While I think using a classic game like bingo isn't always the most effective way to teach a classroom skill - I do think you can give it a twist and make it worthy of small group time.
Here is a free describing 2D shapes bingo game I created that is worthy of such instructional time in kindergarten.
The twist is that the caller is the one who is really being stretched to work on this skill. But the other players still get a good describing 2D shapes workout too.
The game should move fast enough (with the small playing board) that multiple kinders can get a turn to be the caller.
Let me explain how to play it and which common core standard this helps your kinders master.
How to play 2D shape bingo
The basic rules of bingo: listen to what the caller announces and cover up any space that matches on your board. Call out "bingo" when you have covered up every space in an entire row, column or diagonal. The first one to get a bingo wins.
This game pretty much follows those rules. Students will cover the shape that matches the description called out by the reader.
But - that's the main twist and why this game works! The caller calls out a description, not the name of a shape.
Normally, I am the "caller" the first time we play. I pick a shape calling card, describe it's features and they cover the shape I described.
Then we take it to another level.
The goal of the standard isn't for them to hear the description and be able to identify the matching shape - it's for them to describe the shapes, right?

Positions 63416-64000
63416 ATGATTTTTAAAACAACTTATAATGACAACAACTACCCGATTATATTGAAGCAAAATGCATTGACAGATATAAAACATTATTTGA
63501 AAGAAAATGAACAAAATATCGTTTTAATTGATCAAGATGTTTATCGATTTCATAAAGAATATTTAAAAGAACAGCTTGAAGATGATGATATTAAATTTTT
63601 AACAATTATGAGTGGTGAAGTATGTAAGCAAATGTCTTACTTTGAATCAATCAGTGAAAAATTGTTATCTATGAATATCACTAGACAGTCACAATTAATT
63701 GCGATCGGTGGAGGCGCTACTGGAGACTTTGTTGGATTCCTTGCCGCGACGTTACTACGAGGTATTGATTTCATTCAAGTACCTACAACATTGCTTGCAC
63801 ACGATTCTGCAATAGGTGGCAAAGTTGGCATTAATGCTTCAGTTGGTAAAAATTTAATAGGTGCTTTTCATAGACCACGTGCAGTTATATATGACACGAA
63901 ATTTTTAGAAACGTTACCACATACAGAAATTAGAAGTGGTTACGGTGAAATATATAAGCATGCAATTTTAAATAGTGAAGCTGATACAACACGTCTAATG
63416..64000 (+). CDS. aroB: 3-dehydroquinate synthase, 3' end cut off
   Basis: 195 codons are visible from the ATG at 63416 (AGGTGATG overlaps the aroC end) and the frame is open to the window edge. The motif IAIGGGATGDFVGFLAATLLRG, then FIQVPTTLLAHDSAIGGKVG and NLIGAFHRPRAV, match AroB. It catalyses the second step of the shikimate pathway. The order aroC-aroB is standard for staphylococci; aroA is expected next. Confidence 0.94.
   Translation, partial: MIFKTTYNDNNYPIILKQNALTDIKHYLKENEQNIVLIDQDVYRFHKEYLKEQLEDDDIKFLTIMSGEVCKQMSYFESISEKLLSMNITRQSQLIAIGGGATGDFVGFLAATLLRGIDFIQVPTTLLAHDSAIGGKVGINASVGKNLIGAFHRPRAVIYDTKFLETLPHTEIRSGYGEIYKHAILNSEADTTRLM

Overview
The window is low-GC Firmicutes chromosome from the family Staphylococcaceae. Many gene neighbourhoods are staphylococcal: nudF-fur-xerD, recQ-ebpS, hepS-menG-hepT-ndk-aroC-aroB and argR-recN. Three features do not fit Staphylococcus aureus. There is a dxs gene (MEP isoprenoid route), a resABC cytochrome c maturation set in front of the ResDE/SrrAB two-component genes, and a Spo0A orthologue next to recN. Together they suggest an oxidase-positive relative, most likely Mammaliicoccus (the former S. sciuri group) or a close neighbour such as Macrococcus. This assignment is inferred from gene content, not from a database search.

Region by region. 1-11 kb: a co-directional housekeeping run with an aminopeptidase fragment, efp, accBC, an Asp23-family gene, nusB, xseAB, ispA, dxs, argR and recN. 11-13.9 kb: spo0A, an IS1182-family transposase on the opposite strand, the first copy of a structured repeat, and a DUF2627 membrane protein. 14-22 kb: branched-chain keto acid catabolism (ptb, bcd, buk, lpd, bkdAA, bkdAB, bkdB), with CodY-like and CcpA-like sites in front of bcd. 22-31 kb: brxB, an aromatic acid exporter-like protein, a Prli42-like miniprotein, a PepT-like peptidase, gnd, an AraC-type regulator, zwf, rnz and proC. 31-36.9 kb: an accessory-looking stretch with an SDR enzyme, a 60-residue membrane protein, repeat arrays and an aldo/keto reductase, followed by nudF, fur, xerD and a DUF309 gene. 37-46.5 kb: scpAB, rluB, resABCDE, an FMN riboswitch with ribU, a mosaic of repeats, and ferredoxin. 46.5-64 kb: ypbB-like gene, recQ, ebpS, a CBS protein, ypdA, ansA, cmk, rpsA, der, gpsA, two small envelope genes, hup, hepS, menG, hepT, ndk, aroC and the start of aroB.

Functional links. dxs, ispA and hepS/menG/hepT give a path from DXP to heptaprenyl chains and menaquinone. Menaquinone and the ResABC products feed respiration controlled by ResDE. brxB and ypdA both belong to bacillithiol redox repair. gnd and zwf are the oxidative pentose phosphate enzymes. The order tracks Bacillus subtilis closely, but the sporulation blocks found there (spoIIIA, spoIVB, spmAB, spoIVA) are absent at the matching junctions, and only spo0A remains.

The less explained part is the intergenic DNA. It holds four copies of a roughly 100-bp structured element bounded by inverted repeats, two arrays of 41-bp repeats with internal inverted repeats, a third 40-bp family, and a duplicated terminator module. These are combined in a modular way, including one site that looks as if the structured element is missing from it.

This game was designed to help meet Common Core Standard:
- K.G.4.a - Describe two-dimensional shapes to identify their various attributes, including vertices, sides, corners, and length of sides.
So - my kinders take turns being the "caller" and they describe the shape to the other players.
Students will use the calling cards to look at the shapes and come up with accurate words to describe each shape.
They will use phrases like, "Has 3 sides," "Has 4 vertices (corners)," "Has 1 curved side," or "Has 2 short and 2 long sides."
If they don't provide enough information on a shape for the players to accurately match (ie. only stated 4 vertices... but that could be a square or a rectangle) then it's a great teachable moment to ask for more.
It's great for small groups because you can more effectively target what concepts of a shape may be challenging to each student and provide support where needed.
How to make the game
Here's how to make this game to describe shapes.
- Print the playing cards pages and calling cards.
- Print the optional organizational label. Cut and stick onto a gallon Ziploc bag with clear packing tape.
- Cut the playing cards sheets in half and cut the calling cards out.
- Grab some chips or manipulatives that students can use to cover up spaces on their playing boards. Add those to your Ziploc bag if you wish.
You can print in either color or black and white. They also look great printed on colored paper.
And you're ready to play. I hope this game helps your kinders get enough practice to master this skill.
You may also love this free Describing 2D Shapes Mini-Book you can make with your kindergarten class.
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